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Portrait of Chloe M. Martin

Assistant Professor

Chloe M. Martin

  • School of Liberal Arts
  • Social Sciences

The Impact of Social Support on Psychological Distress Among Black Breast Cancer Survivors
The Mediating Role of Fear of Recurrence

Purpose: To examine the effect of social support (SS) on psychological distress (depression and anxiety) among Black breast cancer survivors (BBCS), and the possible mediating effect of fear of recurrence (FOR) on this relationship.

Methods: Sixty-four BBCS (M = 57.8 years) completed a questionnaire assessing socio-demographic/clinical characteristics, psychological distress (Hospital Anxiety and Depression Scale [HADS-Anxiety and HADS-Depression]), social support (Duke-UNC Functional Social Support Questionnaire [FSSQ]), and FOR (Concerns About Recurrence Scale). Mediation was tested using PROCESS for SPSS.

Results: The average SS score was M= 4.22 (SD= 0.97) (range= 1-5). The average total HADS-Depression and HADS-Anxiety scores were M= 2.56 and M= 5.80 respectively. The average FOR score was M= 2.72 (range= 1-6). There was a significant direct effect of SS on HADS-Depression (direct effect = -1.20, SE =.34, p < .001) and HADS-Anxiety (direct effect = -1.63, SE =.44, p< .001). Moreover, the indirect effect of SS on HADS-Anxiety through FOR was significant (indirect effect= -.47, SE= .30, 95% CI: -1.17, -.01). However, the indirect effect of SS on HADS-Depression through FOR was not significant (indirect effect= -.06, SE= .13, 95% CI: .36, .15).

Conclusions: This study indicates that social support, fear of recurrence and stress all play an important role in the psychological well-being of BBCS.

Implications for Cancer Survivors: This study underscores the value of assessing breast cancer survivors’ social support needs when devising survivorship care plans.

What was your research process like?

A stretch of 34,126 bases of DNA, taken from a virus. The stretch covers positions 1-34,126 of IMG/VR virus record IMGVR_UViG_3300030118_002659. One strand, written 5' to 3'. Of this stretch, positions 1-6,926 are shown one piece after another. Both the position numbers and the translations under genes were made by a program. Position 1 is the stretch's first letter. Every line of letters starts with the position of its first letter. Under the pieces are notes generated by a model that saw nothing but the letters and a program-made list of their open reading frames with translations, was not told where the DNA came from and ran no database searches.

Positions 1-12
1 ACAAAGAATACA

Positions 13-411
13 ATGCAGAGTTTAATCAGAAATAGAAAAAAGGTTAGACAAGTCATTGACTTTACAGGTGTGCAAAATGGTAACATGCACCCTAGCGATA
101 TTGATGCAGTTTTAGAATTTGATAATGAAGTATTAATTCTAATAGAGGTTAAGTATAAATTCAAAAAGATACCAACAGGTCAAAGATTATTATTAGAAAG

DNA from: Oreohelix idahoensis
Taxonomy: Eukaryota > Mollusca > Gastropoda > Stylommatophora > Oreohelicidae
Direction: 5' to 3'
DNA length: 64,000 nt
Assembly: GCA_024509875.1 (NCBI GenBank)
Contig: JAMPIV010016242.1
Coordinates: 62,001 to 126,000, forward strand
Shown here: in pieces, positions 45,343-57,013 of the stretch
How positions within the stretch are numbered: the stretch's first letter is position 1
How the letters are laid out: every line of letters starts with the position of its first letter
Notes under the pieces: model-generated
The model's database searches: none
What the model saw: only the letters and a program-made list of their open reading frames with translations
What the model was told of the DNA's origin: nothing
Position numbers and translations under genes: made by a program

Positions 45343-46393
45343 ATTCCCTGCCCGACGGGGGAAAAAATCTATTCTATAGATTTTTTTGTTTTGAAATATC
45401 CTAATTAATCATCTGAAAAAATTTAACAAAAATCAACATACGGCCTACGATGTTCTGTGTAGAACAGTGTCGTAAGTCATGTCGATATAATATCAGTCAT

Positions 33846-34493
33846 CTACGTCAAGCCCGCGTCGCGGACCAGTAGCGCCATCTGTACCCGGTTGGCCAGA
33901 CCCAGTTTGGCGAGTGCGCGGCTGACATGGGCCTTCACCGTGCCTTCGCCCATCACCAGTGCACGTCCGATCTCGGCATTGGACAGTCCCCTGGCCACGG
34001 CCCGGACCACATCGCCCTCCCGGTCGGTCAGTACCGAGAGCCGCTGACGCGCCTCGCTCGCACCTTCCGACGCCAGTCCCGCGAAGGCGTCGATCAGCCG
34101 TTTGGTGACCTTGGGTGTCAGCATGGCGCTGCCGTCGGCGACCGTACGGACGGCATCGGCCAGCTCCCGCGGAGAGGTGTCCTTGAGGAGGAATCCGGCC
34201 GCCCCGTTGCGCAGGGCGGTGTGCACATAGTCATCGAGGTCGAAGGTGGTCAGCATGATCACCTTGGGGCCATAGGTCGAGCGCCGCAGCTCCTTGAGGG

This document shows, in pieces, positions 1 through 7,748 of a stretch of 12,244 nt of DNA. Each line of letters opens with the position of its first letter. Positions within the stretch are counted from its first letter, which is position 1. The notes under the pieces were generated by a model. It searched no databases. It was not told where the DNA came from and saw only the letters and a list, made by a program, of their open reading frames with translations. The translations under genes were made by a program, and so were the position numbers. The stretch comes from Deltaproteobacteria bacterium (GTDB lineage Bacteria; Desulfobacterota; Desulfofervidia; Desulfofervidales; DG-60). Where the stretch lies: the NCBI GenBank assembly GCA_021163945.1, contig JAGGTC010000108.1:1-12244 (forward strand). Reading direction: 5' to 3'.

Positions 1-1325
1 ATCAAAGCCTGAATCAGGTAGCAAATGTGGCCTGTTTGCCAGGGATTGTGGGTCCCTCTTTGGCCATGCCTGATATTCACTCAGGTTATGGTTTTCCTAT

This was a cross-sectional survey research study using a community-based sample of Black breast cancer survivors in the DC Metropolitan area. The recruitment process was an immersive experience which required a great deal of relationship and trust building between the community and our research team for several years.

How long did you work on this before it was published?
Five years.

Does this work relate to your role at FIT? If so, how?
As a full-time psychologist in the Social Sciences Department at FIT, one of my goals is to utilize the fashion industry as a vehicle to promote cancer prevention and control among medically underserved and marginalized groups. I’ve been doing this through my teaching and by forming research collaborations between FIT and academic medical centers.

But it also felt like a natural project to undertake as a member of the faculty here. Without a doubt, FIT has contributed to my interest in fashion (and given me access to extraordinary resources in pursuing this interest). It has made me attuned to the convergence of art and fashion, a trend I only see deepening in the coming years.

What was your biggest challenge? What was most rewarding?
This work is rewarding because it’s innovative and unique. When you think of cancer prevention and control, fashion isn’t one of the first solutions that comes to mind. This is something I’m trying to change.

Is there other information we should know?
The co-authors and I are still finalizing the manuscript for submission to the Journal of Cancer Survivorship.

Have you published any other books or have any upcoming publications?
I have another manuscript that I’ll be submitting to the Journal of Racial and Ethnic Health Disparities in the Spring of 2023. Previous publications are listed in my NCBI Bibliography.

  • Professor at FIT since Fall 2022
  • Manuscript is being finalized for submission to the Journal of Cancer Survivorship